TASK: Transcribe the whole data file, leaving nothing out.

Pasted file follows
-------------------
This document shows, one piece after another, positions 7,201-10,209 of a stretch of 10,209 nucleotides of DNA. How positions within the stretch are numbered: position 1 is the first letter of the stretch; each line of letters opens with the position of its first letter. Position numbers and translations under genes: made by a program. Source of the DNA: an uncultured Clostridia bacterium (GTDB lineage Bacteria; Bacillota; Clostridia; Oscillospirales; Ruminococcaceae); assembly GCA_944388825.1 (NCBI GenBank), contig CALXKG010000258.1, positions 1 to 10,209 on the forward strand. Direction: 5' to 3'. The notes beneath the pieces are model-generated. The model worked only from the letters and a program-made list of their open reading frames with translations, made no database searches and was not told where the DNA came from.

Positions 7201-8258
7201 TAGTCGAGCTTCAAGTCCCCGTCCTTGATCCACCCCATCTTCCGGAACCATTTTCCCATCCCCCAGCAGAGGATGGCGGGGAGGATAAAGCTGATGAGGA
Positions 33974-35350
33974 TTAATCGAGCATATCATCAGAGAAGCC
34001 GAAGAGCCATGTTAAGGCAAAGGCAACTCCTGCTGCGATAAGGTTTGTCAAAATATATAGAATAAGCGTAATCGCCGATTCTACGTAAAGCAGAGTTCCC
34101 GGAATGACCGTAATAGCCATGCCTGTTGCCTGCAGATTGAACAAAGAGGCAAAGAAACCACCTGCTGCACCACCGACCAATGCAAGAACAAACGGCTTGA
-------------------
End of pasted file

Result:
This document shows, one piece after another, positions 7,201-10,209 of a stretch of 10,209 nucleotides of DNA. How positions within the stretch are numbered: position 1 is the first letter of the stretch; each line of letters opens with the position of its first letter. Position numbers and translations under genes: made by a program. Source of the DNA: an uncultured Clostridia bacterium (GTDB lineage Bacteria; Bacillota; Clostridia; Oscillospirales; Ruminococcaceae); assembly GCA_944388825.1 (NCBI GenBank), contig CALXKG010000258.1, positions 1 to 10,209 on the forward strand. Direction: 5' to 3'. The notes beneath the pieces are model-generated. The model worked only from the letters and a program-made list of their open reading frames with translations, made no database searches and was not told where the DNA came from.

Positions 7201-8258
7201 TAGTCGAGCTTCAAGTCCCCGTCCTTGATCCACCCCATCTTCCGGAACCATTTTCCCATCCCCCAGCAGAGGATGGCGGGGAGGATAAAGCTGATGAGGA
Positions 33974-35350
33974 TTAATCGAGCATATCATCAGAGAAGCC
34001 GAAGAGCCATGTTAAGGCAAAGGCAACTCCTGCTGCGATAAGGTTTGTCAAAATATATAGAATAAGCGTAATCGCCGATTCTACGTAAAGCAGAGTTCCC
34101 GGAATGACCGTAATAGCCATGCCTGTTGCCTGCAGATTGAACAAAGAGGCAAAGAAACCACCTGCTGCACCACCGACCAATGCAAGAACAAACGGCTTGA